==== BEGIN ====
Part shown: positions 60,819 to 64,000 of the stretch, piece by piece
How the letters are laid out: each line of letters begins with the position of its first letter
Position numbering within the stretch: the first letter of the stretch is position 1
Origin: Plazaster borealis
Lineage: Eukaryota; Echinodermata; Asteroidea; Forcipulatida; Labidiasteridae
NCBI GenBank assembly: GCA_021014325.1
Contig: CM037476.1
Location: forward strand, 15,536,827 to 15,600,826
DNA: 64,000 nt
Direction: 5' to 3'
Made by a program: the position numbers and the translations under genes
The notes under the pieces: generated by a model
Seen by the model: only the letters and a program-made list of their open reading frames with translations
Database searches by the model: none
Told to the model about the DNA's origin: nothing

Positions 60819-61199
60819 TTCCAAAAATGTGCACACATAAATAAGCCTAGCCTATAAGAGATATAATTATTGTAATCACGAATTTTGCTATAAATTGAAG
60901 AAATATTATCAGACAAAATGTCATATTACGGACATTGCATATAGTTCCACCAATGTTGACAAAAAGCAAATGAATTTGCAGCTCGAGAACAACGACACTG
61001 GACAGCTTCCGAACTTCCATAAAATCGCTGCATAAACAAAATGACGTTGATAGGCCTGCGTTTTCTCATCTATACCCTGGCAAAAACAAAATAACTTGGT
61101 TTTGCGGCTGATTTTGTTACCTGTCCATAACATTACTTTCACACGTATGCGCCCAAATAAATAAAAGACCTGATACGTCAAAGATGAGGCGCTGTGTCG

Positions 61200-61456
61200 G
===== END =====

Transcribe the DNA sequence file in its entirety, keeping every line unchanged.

Part shown: positions 60,819 to 64,000 of the stretch, piece by piece
How the letters are laid out: each line of letters begins with the position of its first letter
Position numbering within the stretch: the first letter of the stretch is position 1
Origin: Plazaster borealis
Lineage: Eukaryota; Echinodermata; Asteroidea; Forcipulatida; Labidiasteridae
NCBI GenBank assembly: GCA_021014325.1
Contig: CM037476.1
Location: forward strand, 15,536,827 to 15,600,826
DNA: 64,000 nt
Direction: 5' to 3'
Made by a program: the position numbers and the translations under genes
The notes under the pieces: generated by a model
Seen by the model: only the letters and a program-made list of their open reading frames with translations
Database searches by the model: none
Told to the model about the DNA's origin: nothing

Positions 60819-61199
60819 TTCCAAAAATGTGCACACATAAATAAGCCTAGCCTATAAGAGATATAATTATTGTAATCACGAATTTTGCTATAAATTGAAG
60901 AAATATTATCAGACAAAATGTCATATTACGGACATTGCATATAGTTCCACCAATGTTGACAAAAAGCAAATGAATTTGCAGCTCGAGAACAACGACACTG
61001 GACAGCTTCCGAACTTCCATAAAATCGCTGCATAAACAAAATGACGTTGATAGGCCTGCGTTTTCTCATCTATACCCTGGCAAAAACAAAATAACTTGGT
61101 TTTGCGGCTGATTTTGTTACCTGTCCATAACATTACTTTCACACGTATGCGCCCAAATAAATAAAAGACCTGATACGTCAAAGATGAGGCGCTGTGTCG

Positions 61200-61456
61200 G